Have you ever wondered how rap came to be such a popular genre? Rap music has changed and shaped our society today. Some rappers sing about life and the way life goes and others rap about random topics. Most students can relate to what they are talking about and apply it to the problem they’re in at the moment. It’s important having knowledge about the history of rap and how it evolved because it is still a big part of our society through art and music. Also, it influences people to take action on a problem they believe in changing.
Rap as a genre began at block parties in New York City in the early 1970s, when DJs began isolating the percussion breaks of funk, soul, and disco songs and extending them. Kurtis Blow was the first rapper to sign with a major label and was the first to earn a certified gold single. According to an article titled, Kurtis Blow Biography, “In 1979, Blow signed a deal with Mercury Records, making him the first rapper signed by a major label. His album Christmas Rappin’ sold more than 400,000 copies. His follow-up album, The Breaks, went gold, led by its iconic title track: “Brakes on a bus, brakes on a car, breaks to make you a superstar.” This shows that rap started out once his album and new songs blew up. Shortly after that more rappers came on the radar. Now the most popular genre according to Billboard is Rap & Hip Hop.
Kids today mainly only listen to Rap music. According to Nielsen Music, “Total music consumption in the U.S. in 2017 climbed 12.5 percent to 636.65 million units (up from 566.1 million). That figure adds together traditional album sales, track equivalent album units, and on-demand streaming equivalent album units from both video and audio streams. One track equivalent album unit is equal to 10 tracks sold. One streaming equivalent album unit is equal to 1,500 on-demand streams” (Caulfield). This proves that today rap is still a popular genre. New artists had to face harsh times where people didn’t support them or believe in what they were speaking about.
Artists mainly talk about problems that are happening or had happened in the past. For example, Kendrick Lamar and his song “Blacker the Berry” states, “I said they treat me like a slave, cah’ me black Woi, we feel a whole heap of pain, cah’ we black And man a say they put me inna chains, cah’ we black Imagine now, big gold chains full of rocks How you no see the whip, left scars pon’ me back But now we have a big whip parked pon’ the block All them say we doomed from the start, cah’ we black Remember this, every race start from the block, jus ‘member dat.” These lyrics are talking about him being black and being a slave to a white man but everyone comes from the same place. Like Kendrick Lamar, many other artists make bold statements with their music.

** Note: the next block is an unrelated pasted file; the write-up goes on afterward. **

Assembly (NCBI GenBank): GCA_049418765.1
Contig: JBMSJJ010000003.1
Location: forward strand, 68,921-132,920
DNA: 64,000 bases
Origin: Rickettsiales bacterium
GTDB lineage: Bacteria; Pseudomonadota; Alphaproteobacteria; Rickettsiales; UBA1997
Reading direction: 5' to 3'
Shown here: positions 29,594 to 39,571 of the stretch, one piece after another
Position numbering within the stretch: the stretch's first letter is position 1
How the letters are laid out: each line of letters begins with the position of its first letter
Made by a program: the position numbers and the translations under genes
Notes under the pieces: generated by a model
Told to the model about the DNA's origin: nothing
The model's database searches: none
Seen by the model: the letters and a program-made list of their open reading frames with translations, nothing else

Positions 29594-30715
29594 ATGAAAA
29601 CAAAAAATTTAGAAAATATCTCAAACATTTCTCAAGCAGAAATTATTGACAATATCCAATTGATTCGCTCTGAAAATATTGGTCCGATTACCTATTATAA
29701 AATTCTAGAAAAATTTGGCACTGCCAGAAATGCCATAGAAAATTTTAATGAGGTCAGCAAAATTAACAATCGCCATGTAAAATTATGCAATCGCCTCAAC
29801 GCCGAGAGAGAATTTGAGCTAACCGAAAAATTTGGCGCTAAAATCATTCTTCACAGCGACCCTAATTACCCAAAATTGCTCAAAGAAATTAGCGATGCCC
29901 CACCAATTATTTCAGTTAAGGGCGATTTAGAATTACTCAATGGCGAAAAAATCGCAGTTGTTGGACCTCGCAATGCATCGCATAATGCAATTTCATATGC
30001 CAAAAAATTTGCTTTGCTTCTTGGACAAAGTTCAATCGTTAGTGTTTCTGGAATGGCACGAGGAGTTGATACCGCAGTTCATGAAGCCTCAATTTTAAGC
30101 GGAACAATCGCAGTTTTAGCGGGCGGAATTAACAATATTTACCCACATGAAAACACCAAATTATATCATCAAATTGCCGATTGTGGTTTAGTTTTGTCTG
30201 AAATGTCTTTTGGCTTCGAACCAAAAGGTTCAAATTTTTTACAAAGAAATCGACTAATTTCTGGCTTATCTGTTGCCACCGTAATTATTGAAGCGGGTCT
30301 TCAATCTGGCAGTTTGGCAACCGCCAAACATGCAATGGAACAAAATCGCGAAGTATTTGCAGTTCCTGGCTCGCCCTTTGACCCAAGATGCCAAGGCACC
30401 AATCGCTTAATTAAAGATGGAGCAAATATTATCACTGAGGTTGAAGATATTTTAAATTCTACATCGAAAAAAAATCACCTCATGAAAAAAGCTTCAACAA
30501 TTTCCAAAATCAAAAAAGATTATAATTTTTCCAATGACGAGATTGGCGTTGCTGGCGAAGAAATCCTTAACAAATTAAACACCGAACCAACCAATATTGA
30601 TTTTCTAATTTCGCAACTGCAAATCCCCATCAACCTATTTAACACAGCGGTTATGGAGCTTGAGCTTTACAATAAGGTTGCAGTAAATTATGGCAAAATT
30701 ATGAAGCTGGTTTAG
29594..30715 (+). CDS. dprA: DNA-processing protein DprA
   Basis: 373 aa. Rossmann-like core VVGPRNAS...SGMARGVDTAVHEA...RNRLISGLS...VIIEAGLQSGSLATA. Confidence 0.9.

Rap has given people a voice to express themselves through music. “Over the past three decades, Hip Hop has influenced and uplifted America, speaking up for generations and providing a voice to a group of people trying to deliver a message. Hip Hop is a vocal outlet for many people in America. Hip Hop has provided a platform for MCs and rappers to express their opinions about society, the government and the treatment of African Americans in America for decades. This outlet is crucial for the uplifting of the black community and would benefit society entirely if people opposed to Hip Hop tried to embrace the culture rather than attack the culture” (Odenthal). This proves that Hip Hop & Rap have given people a voice for people that can’t or won’t speak up. Another artist that talks about the harsh reality of the world is Wale. In his song “The Kramer” his lyrics say, “This dark content for those of dark complexion Who’s x-ed off, Rip, who gon’ listen to us? Who gon’ speak for us? Who gon’ plead for us? Who gon’ be the Head N.I.C. for us? Who gon’ defend us from crooked police on us? I’m just an insecure N***** Please listen to me, please listen to me Please listen to me, N***** Please listen to me, who gon’ listen to me?” This song speaks loud to those who don’t have a voice and asking the audience who is going to be the ones speaking for them?
Rap has always been and always will be apart of our lives until the end of mankind. It’s still important to have knowledge about the history of rap and how it evolved because it’s still a part of our society and has a big influence on people. I suggest that teachers play rap music to show how rap has influenced change.
Article by Calista Hudson and video by Drew Delbrouck
Caulfield, Keith. U.S. Music Consumption Up 12.5% in 2017, R&B/Hip-Hop Is Year’s Most Popular Genre. www.billboard.com/articles/columns/chart-beat/8085975/us-music-consumption-up-2017-rb-hip-hop-most-popular-genre.
Odenthal, Kathleen. “How Hip-Hop Music Has Influenced American Culture and Society.”Spinditty, Spinditty, 20 Apr. 2016, spinditty.com/genres/Hip-Hops-Influence-on-America.